Investing a £20k ISA in these 2 cheap dividend shares would give me £1,770 a year income
I’m stunned to find so many top FTSE 100 dividend shares combining sky-high yields with low valuations. I can’t afford to buy them all, so now I’m working my way down my list of targets and these two are hard to ignore.
Mining giant Anglo American (LSE: AAL) trades at a mere six times earnings and boasts a forecast yield of 8.9%, covered 2.4 times earnings. A high yield is a sign of underpowered share price and Anglo American shares have duly plummeted 29.85% in the last three months.
Share price falls, yield rises
There’s nothing I like more than buying a top FTSE 100 stock after it has crashed into bargain territory. This is particularly true of commodity stocks, as the sector is highly cyclical and it’s better to buy at the bottom than the top.
Over one year, Anglo American shares are down 32.33%. This is notably more than rival FTSE 100 miners Glencore and Rio Tinto, which both fell around 10%.
Anglo American’s underlying earnings plunged 30% to $14.5bn last year as inflation drove up costs and production fell. Yet it posted better news last month, with rough diamond sales rising and copper production up 28%.
Fears of a global recession still weigh on the mining sector, and Chinese demand may not be the force it was, but I still think the mining sector offers strong long-term income and growth prospects. Anglo American’s dividend per share has bounced around a lot in the last five years, so it’s not the steadiest income on the index. But today’s uncertainties are reflected in its low valuation.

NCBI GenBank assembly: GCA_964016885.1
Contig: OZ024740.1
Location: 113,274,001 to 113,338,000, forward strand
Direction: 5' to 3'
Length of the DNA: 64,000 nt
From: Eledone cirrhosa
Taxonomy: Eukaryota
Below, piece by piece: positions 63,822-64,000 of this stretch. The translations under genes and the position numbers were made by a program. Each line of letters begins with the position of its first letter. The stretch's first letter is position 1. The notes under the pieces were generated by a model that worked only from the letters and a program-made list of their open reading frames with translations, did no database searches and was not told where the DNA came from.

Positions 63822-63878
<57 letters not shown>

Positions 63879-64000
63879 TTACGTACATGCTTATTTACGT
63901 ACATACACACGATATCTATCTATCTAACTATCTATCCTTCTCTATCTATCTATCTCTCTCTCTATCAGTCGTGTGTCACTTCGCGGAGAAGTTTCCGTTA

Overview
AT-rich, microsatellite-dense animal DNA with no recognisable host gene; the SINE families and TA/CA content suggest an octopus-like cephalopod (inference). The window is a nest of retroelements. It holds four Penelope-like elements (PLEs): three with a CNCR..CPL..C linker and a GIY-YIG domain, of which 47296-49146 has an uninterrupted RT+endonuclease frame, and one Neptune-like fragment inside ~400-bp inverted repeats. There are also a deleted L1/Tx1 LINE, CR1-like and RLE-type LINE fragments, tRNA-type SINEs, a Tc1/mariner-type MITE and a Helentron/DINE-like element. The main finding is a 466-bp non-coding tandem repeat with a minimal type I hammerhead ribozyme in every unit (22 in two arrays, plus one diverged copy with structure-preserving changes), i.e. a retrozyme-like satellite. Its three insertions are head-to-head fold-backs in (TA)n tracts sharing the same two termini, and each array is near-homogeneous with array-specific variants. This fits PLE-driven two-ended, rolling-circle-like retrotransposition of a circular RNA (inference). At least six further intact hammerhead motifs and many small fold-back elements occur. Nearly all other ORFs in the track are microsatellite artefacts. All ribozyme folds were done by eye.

Phoenix Group Holdings (LSE: PHNX) has a little public visibility and private investors may overlook it as a result. That’s their loss, as they could end up missing out on one of the most generous dividend payers on the FTSE 100. The stock is forecast to yield 8.8% this year, covered 1.5 times by earnings.,
Phoenix makes most of its money by buying up closed pension and life insurance schemes, and running them down on behalf of legacy members. It’s a dry, solid business, that needs continuous acquisitions to grow.
Another income titan
Its share price has performed poorly, falling 19.17% over five years and 4.97% over one year. Hence that whopping yield. However, that leaves it trading at a bargain-priced 6.9 times earnings, plus there’s that yield to consider.
In March, Phoenix posted a hefty pre-tax loss of £2.26bn as assets under administration fell amid turbulent markets. That’s on top of a previous loss of £688m. However, adjusted operating profits did climb slightly to £1.24bn on an IFRS basis, enough for management to increase the dividend by 5%.
In contrast to Anglo American, the Phoenix dividend has been solid, rising steadily from 46p to 50.8p over the last five years.
If I took a full £20,000 ISA allowance and split it evenly between these two stocks, I could expect to generate income of £1,770 in the first year, or £147.50 a month. As ever with dividends, there are no guarantees and they could be cut if cash flows falter.
But if I’m lucky, though, at some point their share prices may pick up from today’s lows. There are risks, but I’m sorely tempted by these two high income dividend shares.
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Harvey Jones has positions in Rio Tinto Group. The Motley Fool UK has no position in any of the shares mentioned. Views expressed on the companies mentioned in this article are those of the writer and therefore may differ from the official recommendations we make in our subscription services such as Share Advisor, Hidden Winners and Pro. Here at The Motley Fool we believe that considering a diverse range of insights makes us better investors.
Motley Fool UK 2023